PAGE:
In a video-game, you have an AI that immediately figures out how fake this basic system is - shoot a magic missile at a beetle, and it streams past the fighter and bites your wizard to death, almost invariably. Add behavior that it's supposed to not take risks at all when the health is lower than 50%, for example - and it still will go for the wizard's throat, because one interrupt is so weak. And the only time the AI won't kill the wizard is when you engage the AI with the fighter first, and don't have a routine that insists the beetle should switch targets to what it determines is the biggest threat. Or, you just let it attack the last and nearest attacker since the last few seconds. "Kiting" - it's a thing.

 

So in a real-time context, and in reality also in pnp d&d rules, there's really very little risk involved by running past a formation and killing the archers or the wizards first.

 

And the engagement system was an attempt to get around that. Let the fighters be able to "engage" several nearby enemies, and potentially gain bonuses against them, while creating penalties for the engaged enemies when they move away far enough to disengage. Or, instead of just adding one jab each turn to a nearby enemy that pass by, you might end up with a fighter that strikes a virtually 100% certain critical and injuring attack against an enemy that turn their back on them, or ignore them in combat.

 

So in the first draft, there were variables for an engagement limit, radius (I think), the perks that increase the engagement limit number, and an ability score (perception) that affected the probability of a fighter throwing out an interrupt against the engaged enemies.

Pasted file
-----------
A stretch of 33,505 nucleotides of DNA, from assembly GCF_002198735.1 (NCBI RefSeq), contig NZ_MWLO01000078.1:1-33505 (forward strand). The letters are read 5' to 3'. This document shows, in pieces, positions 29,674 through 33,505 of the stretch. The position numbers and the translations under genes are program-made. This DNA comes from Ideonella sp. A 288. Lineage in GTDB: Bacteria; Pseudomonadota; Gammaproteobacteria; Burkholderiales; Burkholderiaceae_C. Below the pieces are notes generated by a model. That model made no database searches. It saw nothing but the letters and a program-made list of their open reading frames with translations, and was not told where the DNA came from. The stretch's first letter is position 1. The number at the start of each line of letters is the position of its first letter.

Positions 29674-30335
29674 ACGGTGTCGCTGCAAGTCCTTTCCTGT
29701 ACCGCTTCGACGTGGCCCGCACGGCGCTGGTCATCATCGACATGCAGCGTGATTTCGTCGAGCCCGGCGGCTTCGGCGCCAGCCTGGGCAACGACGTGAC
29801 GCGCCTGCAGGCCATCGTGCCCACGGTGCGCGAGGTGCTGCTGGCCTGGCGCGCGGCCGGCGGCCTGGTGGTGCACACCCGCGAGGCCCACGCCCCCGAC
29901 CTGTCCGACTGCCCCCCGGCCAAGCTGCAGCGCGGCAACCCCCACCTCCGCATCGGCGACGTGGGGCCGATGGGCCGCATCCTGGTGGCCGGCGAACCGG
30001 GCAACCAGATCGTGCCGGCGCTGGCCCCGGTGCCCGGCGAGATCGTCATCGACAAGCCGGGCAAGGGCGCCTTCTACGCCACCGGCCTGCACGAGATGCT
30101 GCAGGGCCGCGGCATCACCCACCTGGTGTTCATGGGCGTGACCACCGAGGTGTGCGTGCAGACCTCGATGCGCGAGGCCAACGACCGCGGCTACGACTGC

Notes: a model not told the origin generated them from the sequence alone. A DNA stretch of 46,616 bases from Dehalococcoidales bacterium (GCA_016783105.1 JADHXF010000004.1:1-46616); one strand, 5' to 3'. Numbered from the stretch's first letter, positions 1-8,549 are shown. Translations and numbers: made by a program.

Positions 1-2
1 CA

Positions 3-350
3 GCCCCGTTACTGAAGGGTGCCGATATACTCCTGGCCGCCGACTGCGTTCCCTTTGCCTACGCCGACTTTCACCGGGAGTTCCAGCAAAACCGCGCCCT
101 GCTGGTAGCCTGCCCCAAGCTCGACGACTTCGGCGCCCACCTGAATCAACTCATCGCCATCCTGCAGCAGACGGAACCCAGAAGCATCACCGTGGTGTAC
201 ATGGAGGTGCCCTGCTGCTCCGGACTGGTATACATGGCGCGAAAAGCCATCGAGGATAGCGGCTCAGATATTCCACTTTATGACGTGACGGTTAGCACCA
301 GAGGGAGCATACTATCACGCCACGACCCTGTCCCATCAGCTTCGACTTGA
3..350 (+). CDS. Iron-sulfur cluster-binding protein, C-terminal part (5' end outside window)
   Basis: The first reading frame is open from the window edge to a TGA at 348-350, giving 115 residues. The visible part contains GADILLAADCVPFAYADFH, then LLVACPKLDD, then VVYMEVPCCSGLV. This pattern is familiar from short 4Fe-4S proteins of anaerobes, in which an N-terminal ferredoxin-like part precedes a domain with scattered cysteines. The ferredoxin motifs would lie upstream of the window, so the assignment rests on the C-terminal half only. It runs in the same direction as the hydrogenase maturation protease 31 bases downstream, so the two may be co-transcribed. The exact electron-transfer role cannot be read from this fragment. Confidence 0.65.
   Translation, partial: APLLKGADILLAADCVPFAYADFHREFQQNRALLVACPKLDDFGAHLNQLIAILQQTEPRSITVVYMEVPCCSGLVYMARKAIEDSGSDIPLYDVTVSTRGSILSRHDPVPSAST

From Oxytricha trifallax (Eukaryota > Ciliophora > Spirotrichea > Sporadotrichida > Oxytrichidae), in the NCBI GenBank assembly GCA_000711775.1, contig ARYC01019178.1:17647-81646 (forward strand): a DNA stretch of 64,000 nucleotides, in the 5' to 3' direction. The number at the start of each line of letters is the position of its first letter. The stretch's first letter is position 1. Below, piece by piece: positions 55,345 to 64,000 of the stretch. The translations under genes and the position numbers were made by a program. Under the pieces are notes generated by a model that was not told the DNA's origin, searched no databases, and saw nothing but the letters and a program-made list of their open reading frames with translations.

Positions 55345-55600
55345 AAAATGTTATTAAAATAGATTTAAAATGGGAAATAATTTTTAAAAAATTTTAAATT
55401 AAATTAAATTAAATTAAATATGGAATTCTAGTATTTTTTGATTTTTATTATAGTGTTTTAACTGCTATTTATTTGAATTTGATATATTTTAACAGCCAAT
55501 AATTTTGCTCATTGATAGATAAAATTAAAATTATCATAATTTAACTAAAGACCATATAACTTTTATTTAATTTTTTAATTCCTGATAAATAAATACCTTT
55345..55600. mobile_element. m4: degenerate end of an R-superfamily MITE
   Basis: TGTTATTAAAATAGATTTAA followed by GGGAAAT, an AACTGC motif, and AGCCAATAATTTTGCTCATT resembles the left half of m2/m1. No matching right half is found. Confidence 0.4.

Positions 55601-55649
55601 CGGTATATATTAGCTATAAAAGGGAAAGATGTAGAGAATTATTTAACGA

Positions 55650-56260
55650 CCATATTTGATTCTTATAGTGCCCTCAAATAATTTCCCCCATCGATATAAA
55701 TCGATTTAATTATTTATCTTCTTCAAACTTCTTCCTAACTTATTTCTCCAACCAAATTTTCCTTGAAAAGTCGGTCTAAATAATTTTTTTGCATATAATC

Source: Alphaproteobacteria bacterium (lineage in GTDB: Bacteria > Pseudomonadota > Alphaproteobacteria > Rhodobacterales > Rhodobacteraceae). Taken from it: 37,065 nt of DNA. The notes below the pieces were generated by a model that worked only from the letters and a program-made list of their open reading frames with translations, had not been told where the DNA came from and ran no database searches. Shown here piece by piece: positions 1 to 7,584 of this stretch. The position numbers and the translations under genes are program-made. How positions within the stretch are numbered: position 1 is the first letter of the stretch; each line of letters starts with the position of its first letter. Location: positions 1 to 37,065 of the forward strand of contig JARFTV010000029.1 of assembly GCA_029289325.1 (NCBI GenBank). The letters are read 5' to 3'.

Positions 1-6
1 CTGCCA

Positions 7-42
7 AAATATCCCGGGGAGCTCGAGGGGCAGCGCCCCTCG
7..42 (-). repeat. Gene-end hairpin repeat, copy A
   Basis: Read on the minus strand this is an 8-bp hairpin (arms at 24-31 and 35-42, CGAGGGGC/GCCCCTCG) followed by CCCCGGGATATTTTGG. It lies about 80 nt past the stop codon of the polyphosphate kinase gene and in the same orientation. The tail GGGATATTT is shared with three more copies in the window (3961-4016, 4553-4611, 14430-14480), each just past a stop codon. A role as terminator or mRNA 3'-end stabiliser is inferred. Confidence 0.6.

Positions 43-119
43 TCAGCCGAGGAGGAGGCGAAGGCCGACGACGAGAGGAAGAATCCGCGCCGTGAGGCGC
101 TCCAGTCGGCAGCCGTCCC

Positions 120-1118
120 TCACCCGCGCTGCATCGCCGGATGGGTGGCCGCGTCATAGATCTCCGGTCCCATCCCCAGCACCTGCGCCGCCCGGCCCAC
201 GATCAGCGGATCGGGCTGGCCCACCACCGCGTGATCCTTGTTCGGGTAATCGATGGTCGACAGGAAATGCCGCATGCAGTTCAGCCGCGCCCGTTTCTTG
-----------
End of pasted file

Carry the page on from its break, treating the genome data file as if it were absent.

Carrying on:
Basically, if you had a fighter with high perception, you could: 1. use a modal ability to increase defense and the engagement limit at the cost of accuracy, and potentially slice and interrupt more ability triggers and spells for nearby enemies. Or 2. increase attack and expose yourself, but focus on fewer enemies. Either would be one click for the ability, and another click for placement - and that was all you needed from the fighter for the rest of the battle, unless something crazy happened.

 

And if you ignored perception as a variable, you were really creating a specialist offensive striker, or a purely defensive character that could take a beating while slowly attacking one target. And you would also lose the ability to interrupt spells, if your attack rate was low enough to not hit the enemy wizard before the spell was cast. Since the interrupts would also have different rules for defense, you might lose bonuses towards knocking out the spell or ability. And touch-spells that normally would only deal out a few attacks before expiring would torch the entire place if you had high perception and fought against ability-triggering classes (rogues, casters, creatures with frequent abilities, etc).